Two games into a new season is no time to try to determine the destination of the Women’s Super League title or who is on track for a Champions League spot. Arsenal will be aware of this and the need to take things game by game having begun last season with a 3-2 win over Chelsea before being pipped to the title by the same team by a single point. So while Arsenal’s 4-0 defeat of Tottenham on Saturday was comprehensive and slick, Jonas Eidevall and his team will not get carried away, especially given how poor the visitors were in front of a record WSL crowd of 47,367. “We didn’t play our game as well as we could have,” said Tottenham’s head coach, Rehanne Skinner. “We were too tentative in the press and that created challenges for us on the ball.” Suzanne Wrack

Villa’s signings give them a new lease of life

Aston Villa’s 2-0 victory at Leicester on Sunday was a history-making moment for the club given it secured them back-to-back wins in the WSL for the first time. New signings have revitalised Carla Ward’s team, none more so than Rachel Daly, whose early penalty was her third goal of the season as she continues to build on her excellent performances for England at the European Championship. Emily Gielnik struck four minutes from time to extinguish any chance of a Leicester comeback. Eight points separated these two sides last year and while the Foxes have lingering defensive issues, Villa march onwards and upwards with a squad that looks ready to take on anyone. Renuka Odedra

United finally look ready for Champions League fight

Manchester United have some heavyweight names in their squad, such as Ella Toone, Katie Zelem and Alessia Russo, but it was two lesser-profile players who shone in their 2-0 victory over West Ham on Sunday. Lucia García, who joined United from Athletic Bilbao in the summer, and Hannah Blundell scored their first goals for the club, highlighting the strength in depth United now have, and especially from a goalscoring point-of-view. It’s a trait that might allow Marc Skinner’s side to break the stronghold of Chelsea, Manchester City and Arsenal and secure a Champions League place this season. RO

Positives for City but Taylor’s troops still look aimless

Gareth Taylor was pointed in his comments after Manchester City’s 2-0 defeat by Chelsea. “Players make mistakes, everyone makes mistakes, and we’ve got to be super-careful that we’re not jumping on it,” he said. “I saw more positive things from the team and I’ve fed that back to them.” He is not wrong, there were positives on Sunday, especially in their first-half performance. However, the visitors struggled for a reaction after conceding the first goal of the game and it quickly became Chelsea’s to lose rather than City’s to win. The big concern for last season’s third-placed side is that they look aimless – either the plan is wrong or it’s not being executed properly. SW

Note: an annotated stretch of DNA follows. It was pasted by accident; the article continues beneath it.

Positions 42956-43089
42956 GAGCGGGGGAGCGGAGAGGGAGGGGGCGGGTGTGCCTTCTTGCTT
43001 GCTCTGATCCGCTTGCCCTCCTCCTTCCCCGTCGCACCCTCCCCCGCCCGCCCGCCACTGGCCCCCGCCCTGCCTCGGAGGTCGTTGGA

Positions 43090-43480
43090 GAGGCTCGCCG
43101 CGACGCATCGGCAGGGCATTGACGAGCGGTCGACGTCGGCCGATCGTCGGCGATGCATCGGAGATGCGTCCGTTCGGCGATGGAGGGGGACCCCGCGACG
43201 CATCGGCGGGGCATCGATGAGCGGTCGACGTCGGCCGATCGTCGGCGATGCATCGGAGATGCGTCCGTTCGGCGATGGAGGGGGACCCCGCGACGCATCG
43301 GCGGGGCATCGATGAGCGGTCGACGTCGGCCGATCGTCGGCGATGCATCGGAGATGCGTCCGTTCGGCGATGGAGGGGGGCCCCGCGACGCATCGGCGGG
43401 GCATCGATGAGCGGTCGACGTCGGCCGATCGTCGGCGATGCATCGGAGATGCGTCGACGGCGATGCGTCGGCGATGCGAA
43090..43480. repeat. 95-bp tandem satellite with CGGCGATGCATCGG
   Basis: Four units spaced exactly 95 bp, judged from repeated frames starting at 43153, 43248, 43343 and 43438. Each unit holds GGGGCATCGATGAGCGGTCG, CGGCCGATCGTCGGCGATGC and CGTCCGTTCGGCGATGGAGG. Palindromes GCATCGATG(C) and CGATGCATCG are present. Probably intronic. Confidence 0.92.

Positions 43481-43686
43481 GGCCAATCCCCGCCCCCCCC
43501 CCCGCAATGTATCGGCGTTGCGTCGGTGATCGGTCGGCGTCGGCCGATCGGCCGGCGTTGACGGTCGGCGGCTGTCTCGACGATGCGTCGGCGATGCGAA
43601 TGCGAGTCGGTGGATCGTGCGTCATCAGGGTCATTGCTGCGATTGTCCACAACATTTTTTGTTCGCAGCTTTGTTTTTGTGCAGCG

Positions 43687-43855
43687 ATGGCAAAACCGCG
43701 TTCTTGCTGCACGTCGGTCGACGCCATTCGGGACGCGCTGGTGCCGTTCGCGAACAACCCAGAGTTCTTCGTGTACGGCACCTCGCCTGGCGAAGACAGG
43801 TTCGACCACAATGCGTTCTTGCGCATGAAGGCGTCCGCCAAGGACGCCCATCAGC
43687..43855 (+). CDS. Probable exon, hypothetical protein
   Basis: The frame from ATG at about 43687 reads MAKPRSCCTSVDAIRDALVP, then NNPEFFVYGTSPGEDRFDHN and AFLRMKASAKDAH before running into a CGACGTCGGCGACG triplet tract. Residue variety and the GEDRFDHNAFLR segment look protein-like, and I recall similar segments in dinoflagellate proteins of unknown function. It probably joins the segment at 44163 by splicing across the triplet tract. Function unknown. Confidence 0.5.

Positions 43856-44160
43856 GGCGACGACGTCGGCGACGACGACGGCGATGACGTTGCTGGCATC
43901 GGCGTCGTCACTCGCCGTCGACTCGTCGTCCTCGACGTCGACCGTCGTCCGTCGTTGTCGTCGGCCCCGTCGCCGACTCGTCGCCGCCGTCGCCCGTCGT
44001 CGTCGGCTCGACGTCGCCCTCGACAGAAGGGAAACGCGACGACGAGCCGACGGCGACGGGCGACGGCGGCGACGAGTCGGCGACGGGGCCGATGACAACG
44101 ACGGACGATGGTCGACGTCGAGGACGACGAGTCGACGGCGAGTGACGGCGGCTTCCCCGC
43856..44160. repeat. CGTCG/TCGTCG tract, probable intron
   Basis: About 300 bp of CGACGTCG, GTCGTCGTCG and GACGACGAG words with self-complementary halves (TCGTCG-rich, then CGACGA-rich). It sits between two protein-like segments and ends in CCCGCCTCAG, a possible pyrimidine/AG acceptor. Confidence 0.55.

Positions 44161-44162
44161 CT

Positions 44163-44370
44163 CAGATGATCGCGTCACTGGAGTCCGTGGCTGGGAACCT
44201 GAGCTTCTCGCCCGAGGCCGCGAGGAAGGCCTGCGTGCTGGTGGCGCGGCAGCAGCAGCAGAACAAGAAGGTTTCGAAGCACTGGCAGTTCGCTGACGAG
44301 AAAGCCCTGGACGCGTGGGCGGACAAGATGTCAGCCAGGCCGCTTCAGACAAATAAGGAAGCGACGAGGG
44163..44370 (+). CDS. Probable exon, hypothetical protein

Reading raging again after another controversial call

“If this [officiating] is not addressed, it’s going to start costing managers jobs,” said a furious Kelly Chambers after Reading suffered a 2-1 defeat at Brighton. It was the second week in a row Reading came away from a game feeling hard done by the officials. The controversy in question occurred half an hour into Sunday’s contest, when Deanna Cooper rose to head in a clever free-kick. The assistant’s flag went up, but replays showed the defender was onside. Brighton then took the lead through Lee Geum-min and while Reading dominated the second half they were ultimately left to rue their wastefulness in front of goal, as well as the assistant’s flag. Sophie Downey

“If officials don’t begin to improve, it’s going to stop the growth of our game and Manager’s will begin to get the sack.”

See the full interview with Kelly Chambers 👇

— Reading FC Women (@ReadingFCWomen) September 25, 2022

Park takes pride of place in Everton’s storming of Anfield

Everton’s summer of change involved a new manager, the exit of nine senior players, five permanent signings and loan deals for several young players including Manchester City’s Jess Park, Chelsea’s Aggie Beever-Jones and Arsenal’s Gio Queiroz. The loan strategy was deliberate, offering valuable playing time to developing players who may need to be patient elsewhere, and paid dividends at Anfield where 20-year-old Park excelled in the 3-0 victory over Liverpool. Brian Sorensen, savouring his first win as Everton manager, said: “When I first talked to the club I had some targets. I wanted young English players like Jess Park and Aggie Beever-Jones and we were lucky to get them. I am so happy for Jess. The way she performed was top.” Andy Hunter